For most people, the primary goal of having a comprehensive estate plan in place is to protect family and loved ones in the event of their own death or incapacity. If you have a beloved family pet, there is no reason why you cannot include your pet in your estate planning goals. After all, you likely consider your pet to be part of the family right? You probably included your pet in major decision such as what house to buy and where to go on the next family vacation. Why wouldn’t you want to protect your pet in your estate plan as well? If you live in Massachusetts, your Beverly estate planning attorney can certainly help you protect your pet from being forgotten or left out in the cold should you become incapacitated or die. By including a pet planning component to your overall estate plan you can rest assured that your family pet will be well cared for if something happens to you that makes it impossible for you to care for your family pet yourself.
What Is Pet Planning?
As the name implies, “pet planning” is simply a component that can be included in your comprehensive estate plan that specifically focuses on making sure your family pet(s) is taken care of if you become incapacitated or die. Failing to plan for your pet in your estate plan could have disastrous results. Every year in the United States over half a million dogs and cats are left homeless, or worse, after the death or incapacity of their owner. These abandoned animals are frequently not intentionally abandoned; however, when their human family members are overcome with grief, or stressed out trying to handle an unexpected incapacity, they can unintentionally overlook a family pet. By specifically including your pet in your estate plan you are able to ensure that your pet won’t become yet another “left behind” statistic.
Options for Including Fido or Fluffy in Your Estate Plan
There are several different methods you can use to integrate pet planning into your estate plan; however, most methods that people depend on fall short of actually accomplishing the goals of fully protecting and providing for a pet. For example:
- Verbal promise – people frequently make the mistake of counting on a verbal agreement made with another family member or close friend to take care of their pet. Even if the intended caregiver had the best of intentions when making the promise to care for your pet, there are a number of reasons why a simple verbal agreement isn’t sufficient. Your caregiver could move away, suffer health problems of his/her own, or even die in the time between when the agreement was reached and when you need him/her to fulfill the promise made in the agreement. From a legal standpoint, a verbal agreement is also problematic for several reasons. First, though you may not feel this way, the law considers your pet to be your property. Therefore, when you die there is no way to legally transfer ownership to the intended caregiver with just a verbal promise. Moreover, there is no method by which you can leave funds for your pet’s care and maintenance when relying on a verbal agreement. Finally, you really have no assurance that your pet will be cared for in the manner you wish with just a verbal agreement.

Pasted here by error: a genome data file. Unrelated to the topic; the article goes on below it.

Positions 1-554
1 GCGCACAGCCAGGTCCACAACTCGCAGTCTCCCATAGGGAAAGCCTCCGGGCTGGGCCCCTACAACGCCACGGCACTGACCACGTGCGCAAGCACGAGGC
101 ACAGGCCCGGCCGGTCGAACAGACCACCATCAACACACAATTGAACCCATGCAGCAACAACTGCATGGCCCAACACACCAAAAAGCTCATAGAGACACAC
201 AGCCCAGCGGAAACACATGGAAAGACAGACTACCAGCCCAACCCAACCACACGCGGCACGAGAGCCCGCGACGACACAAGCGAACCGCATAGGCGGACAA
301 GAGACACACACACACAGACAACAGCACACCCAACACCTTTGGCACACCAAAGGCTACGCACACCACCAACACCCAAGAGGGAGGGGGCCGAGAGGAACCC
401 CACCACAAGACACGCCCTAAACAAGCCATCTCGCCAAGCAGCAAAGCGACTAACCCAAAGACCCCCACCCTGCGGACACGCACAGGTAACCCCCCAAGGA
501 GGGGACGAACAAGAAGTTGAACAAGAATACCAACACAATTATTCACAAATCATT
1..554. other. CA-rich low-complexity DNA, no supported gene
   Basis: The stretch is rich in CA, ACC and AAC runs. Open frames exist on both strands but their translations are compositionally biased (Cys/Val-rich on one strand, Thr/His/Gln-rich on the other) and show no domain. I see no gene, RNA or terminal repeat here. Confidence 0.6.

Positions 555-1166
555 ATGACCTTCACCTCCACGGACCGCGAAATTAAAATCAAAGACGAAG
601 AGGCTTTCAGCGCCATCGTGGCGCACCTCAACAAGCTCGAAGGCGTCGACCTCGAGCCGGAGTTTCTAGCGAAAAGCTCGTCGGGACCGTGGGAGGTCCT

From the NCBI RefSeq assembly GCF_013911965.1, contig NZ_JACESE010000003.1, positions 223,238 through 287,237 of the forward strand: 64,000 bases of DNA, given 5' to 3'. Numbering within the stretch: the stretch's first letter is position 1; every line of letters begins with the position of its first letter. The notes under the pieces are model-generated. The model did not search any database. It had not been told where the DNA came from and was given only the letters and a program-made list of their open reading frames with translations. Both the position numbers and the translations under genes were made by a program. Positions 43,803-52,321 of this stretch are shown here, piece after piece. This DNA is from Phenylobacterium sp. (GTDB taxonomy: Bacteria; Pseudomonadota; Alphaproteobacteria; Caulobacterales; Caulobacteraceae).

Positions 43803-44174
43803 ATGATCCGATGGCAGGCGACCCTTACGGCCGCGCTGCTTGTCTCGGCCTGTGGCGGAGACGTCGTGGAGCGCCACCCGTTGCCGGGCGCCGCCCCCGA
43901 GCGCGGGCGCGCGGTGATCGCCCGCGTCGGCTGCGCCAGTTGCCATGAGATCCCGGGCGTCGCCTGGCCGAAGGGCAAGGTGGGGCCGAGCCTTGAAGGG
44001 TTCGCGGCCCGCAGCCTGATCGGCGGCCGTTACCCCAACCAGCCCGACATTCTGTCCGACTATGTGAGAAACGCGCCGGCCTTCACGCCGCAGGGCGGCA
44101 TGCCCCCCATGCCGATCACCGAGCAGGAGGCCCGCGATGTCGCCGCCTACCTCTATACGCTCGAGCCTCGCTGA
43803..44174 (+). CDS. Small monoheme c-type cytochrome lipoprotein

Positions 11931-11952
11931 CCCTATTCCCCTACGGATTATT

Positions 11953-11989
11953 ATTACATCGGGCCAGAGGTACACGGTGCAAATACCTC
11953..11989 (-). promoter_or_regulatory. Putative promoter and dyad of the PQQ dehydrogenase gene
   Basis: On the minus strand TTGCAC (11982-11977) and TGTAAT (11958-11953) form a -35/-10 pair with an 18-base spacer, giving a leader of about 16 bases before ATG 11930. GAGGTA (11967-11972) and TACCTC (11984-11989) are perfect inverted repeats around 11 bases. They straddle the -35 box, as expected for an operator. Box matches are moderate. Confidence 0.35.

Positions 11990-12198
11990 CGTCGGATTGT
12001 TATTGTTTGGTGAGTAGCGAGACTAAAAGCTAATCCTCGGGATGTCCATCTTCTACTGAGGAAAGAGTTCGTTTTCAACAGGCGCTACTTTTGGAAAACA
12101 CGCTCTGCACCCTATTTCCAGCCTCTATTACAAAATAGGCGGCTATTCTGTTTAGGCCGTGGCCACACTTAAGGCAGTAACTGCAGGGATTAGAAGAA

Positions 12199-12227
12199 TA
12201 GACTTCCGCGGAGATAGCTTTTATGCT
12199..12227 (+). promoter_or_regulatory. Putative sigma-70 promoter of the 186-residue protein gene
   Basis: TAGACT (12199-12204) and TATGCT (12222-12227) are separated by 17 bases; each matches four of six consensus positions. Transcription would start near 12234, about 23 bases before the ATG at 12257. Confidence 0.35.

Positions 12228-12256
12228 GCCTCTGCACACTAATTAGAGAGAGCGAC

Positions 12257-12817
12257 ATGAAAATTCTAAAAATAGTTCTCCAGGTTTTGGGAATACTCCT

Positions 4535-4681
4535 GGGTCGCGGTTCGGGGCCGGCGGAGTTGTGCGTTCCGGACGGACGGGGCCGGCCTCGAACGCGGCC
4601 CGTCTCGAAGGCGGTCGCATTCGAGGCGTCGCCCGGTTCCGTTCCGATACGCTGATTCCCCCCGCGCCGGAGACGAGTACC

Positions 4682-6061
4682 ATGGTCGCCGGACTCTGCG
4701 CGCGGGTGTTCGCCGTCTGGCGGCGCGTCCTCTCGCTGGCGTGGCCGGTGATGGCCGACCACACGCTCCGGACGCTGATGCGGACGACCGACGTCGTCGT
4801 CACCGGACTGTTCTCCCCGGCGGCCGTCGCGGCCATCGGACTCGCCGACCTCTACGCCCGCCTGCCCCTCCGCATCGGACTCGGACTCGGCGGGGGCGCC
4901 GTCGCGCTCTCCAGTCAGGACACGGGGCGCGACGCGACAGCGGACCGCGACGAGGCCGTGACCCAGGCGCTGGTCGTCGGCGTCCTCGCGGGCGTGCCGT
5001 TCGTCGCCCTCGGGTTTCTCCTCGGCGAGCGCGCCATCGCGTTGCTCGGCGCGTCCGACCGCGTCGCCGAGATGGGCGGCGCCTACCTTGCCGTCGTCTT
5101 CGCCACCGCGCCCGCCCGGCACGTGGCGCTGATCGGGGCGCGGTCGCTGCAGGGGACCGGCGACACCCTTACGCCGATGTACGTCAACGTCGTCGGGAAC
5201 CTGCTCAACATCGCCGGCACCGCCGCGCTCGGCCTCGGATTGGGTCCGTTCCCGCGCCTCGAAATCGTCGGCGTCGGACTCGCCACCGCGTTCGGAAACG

- Last Will and Testament – Gifting your pet to an intended caregiver in your Last Will and Testament solves the transfer of ownership problem; however, it does not solve all of the problems. You still have a problem if he intended caregiver is unable, or unwilling, to care for your pet when the time comes to do so. In addition, while you can gift funds to the caregiver in your Will, you have no assurance that the funds will actually be used to care for your pet.
Creating a Pet Trust – the Other Option
A pet trust is an option that addresses all of the problems found in the other options. A pet trust is just like any other trust agreement; however, the beneficiary is the family pet instead of a person or organization. You have the ability to appoint a Trustee who will oversee the trust administration and manage the trust assets. Those assets can be used to care for your pet in the manner of your choosing because you get to create the trust terms. You can also appoint a successor caregiver in the event your first choice is unavailable. Finally, you can transfer assets to the trust and not have to worry about how they will be spent because the Trustee is legally bound to follow the trust terms you created. In short, a pet trust covers all of the shortcomings of the other options and provides additional assurance that your pet will be protected and cared for if you are not here to provide that care yourself.
If you have additional questions or concerns regarding a pet trust, contact the experienced Massachusetts and New Hampshire estate planning attorneys at DeBruyckere Law Offices by calling (603) 894-4141 or (978) 969-0331 to schedule an appointment.
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